NASHVILLE — While Chattanooga City Council members weigh creating the city's first independent police oversight board, a bill in the Tennessee Legislature that would place new restrictions on such panels cleared its first House hurdle on Wednesday.
The Republican-run Criminal Justice Subcommittee approved by voice vote the measure brought after Metro Nashville voters passed in November a charter amendment that created a police oversight board with subpoena powers and included specific diversity requirements for its members.
The action came after Nashville Mayor David Briley, a Knoxville police chief and the executive director of the city of Knoxville's Police Advisory & Review Committee urged lawmakers to refrain from restricting such boards' power in a sometimes heated exchange.relatedarticlethumb
Briley, an attorney, said the bill sponsored by Rep. Michael Curcio, R-Dickson, "rejects the will, rejects the wishes" of the voters of Davidson County, "undermines the effectiveness of a board" and goes against the intent of the Tennessee Constitution.
House Majority Leader William Lamberth, R-Portland, a former assistant prosecutor who acknowledged he had become somewhat "emotional," told Briley that Nashville voters were "living in a fairytale land" by creating the 11-member appointed board, charging it was an "unelected tribunal."
The subcommittee approved the measure on a voice vote with two Democratic lawmakers from Memphis audibly voting no.relatedarticlethumb
A day earlier, Chattanooga City Council members began weighing options to create an oversight committee after recent allegations of police misconduct. Among the topics were subpoena powers and diversity of its members.
Council members said although the legislation, which has the support of top GOP lawmakers as well as Republican Gov. Bill Lee, would affect a police oversight committee's power and certain operations, they don't want to wait for legislators before deciding the structure and membership of the committee.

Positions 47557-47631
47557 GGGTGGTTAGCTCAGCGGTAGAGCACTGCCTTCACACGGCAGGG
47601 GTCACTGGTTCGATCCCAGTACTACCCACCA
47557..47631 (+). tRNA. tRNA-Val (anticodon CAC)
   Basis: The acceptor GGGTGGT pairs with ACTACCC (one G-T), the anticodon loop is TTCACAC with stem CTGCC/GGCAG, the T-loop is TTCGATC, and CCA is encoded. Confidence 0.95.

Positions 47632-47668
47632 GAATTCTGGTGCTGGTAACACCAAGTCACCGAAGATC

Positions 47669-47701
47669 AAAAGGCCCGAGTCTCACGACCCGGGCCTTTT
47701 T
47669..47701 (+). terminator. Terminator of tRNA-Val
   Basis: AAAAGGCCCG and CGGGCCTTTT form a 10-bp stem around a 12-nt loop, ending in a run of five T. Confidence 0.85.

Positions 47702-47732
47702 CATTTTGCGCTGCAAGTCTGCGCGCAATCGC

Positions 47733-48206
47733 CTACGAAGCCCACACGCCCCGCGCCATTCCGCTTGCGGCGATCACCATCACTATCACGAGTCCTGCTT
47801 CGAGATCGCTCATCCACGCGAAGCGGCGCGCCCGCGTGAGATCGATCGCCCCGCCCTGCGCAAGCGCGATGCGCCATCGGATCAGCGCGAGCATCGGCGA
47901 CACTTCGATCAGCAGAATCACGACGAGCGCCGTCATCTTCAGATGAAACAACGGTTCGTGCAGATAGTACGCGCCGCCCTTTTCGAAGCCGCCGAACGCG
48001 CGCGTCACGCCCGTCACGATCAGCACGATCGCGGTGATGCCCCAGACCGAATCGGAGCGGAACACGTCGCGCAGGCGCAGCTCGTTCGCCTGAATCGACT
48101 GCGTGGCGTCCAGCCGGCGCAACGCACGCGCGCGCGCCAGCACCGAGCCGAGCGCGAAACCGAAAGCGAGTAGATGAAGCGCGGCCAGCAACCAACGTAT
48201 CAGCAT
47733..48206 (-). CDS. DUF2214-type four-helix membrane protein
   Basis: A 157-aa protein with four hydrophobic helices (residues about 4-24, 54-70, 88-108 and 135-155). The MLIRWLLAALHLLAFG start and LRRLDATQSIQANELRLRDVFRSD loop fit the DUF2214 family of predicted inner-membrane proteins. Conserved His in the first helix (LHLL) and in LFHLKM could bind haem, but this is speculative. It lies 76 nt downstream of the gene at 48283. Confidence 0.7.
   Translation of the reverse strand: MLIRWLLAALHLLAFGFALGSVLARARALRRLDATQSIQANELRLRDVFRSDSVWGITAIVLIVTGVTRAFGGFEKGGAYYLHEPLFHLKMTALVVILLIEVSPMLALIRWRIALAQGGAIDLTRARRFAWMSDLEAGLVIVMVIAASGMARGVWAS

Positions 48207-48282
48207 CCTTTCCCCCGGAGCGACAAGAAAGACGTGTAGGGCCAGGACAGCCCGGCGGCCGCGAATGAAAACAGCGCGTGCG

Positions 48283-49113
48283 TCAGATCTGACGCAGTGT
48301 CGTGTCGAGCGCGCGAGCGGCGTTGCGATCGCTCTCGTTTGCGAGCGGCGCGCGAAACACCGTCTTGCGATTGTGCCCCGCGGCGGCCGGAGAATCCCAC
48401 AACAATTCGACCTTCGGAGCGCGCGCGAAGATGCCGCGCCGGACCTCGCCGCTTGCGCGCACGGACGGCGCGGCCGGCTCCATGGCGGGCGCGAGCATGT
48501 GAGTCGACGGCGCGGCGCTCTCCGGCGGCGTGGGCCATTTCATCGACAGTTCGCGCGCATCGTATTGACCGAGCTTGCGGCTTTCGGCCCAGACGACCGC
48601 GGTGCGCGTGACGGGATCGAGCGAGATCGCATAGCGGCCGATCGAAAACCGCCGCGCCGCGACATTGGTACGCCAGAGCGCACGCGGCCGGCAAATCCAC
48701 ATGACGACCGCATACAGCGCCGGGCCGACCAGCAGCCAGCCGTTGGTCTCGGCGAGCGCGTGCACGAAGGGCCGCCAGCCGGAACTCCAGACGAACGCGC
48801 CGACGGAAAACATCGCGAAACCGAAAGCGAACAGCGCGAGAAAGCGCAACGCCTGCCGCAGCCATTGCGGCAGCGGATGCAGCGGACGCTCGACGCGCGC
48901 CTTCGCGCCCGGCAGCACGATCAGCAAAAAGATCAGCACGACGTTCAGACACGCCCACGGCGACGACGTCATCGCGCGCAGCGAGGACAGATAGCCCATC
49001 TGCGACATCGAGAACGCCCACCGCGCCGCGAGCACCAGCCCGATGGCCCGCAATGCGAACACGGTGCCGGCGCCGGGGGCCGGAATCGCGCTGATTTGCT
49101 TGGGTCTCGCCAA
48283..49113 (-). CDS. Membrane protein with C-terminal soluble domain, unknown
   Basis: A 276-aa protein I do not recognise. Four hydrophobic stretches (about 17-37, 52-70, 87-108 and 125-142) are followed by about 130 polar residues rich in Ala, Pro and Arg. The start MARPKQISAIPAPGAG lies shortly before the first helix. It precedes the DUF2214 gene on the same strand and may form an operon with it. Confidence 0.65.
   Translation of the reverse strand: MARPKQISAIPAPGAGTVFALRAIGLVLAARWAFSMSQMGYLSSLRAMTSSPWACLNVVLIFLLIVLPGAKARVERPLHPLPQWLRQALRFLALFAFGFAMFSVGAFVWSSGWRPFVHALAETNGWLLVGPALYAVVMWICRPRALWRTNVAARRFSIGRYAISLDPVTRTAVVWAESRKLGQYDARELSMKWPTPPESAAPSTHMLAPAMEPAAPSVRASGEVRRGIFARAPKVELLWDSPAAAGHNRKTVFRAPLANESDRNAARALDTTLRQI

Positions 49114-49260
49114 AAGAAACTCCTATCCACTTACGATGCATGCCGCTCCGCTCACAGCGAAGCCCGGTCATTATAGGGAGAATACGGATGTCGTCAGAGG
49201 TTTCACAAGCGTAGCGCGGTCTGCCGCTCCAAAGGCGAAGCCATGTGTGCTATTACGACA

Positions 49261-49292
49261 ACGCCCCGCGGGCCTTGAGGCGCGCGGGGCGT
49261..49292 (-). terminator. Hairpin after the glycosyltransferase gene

"There are several ways to meet this need without worrying about the Tennessee Legislature," Councilwoman Carol Berz said.
Councilman Chip Henderson told the Times Free Press Wednesday members are to meet with the city's lobbyist on Tuesday "to explain the bill to us as he sees it, and explain the impact of what we're trying to do."relatedarticlethumb
He noted he doesn't think the council will make a decision on moving forward "until we get a little bit more information from him [the lobbyist] concerning everything going on in Nashville right now. We're trying to figure out how to proceed."
A "lot of it will depend on what his report to us is," Henderson said. "If the state legislature is going to prevent municipalities from forming a citizens' oversight committee and/or restrict their limitations, then there's no reason to discuss those options."
Councilman Anthony Byrd said Wednesday he personally would like subpoena powers but also has questions about how it would work.
"It's always been an effort [by me] to get subpoena power, because every board that we look at, a lot of times that's the only teeth they have," Byrd said. "So it's 100 percent that [he would] want the board to have subpoena power."
As for the legislation's intent to bar local officials' ability to set aside specific demographic diversity provisions on board membership, Byrd said "to me, that's taken care of. That means I can get JJ, who's lived in the community for years and who's never been a police officer and get him training, and he can be on the board."relatedarticlethumb
Since no one on the council has seen the actual bill and the diversity provisions, Councilman Russell Gilbert said, "that's one of the reasons we're going to discuss it Tuesday to understand what they're thinking of."
Gilbert said he believes more police oversight is needed.
"I think it basically gives more citizens more comfort to know there's more eyes looking at a situation," he said. "We have 95 percent great policemen, but we've got that 5 to 7 percent who need to go and we need to be sure that those who are not doing what they should be, they need to leave."
Rep. Mike Carter, R-Ooltewah, an attorney and former Hamilton County General Sessions Court judge, said the subpoena issue "is one of my clearly primary concerns" about police oversight boards.
By granting subpoena powers to an oversight board, Carter said, "you've in effect created two grand juries."
He noted "Remember if you want to appear before the Hamilton County Grand Jury, you can. If you want to hire a lawyer to specially prosecute a crime in Tennessee, you can."
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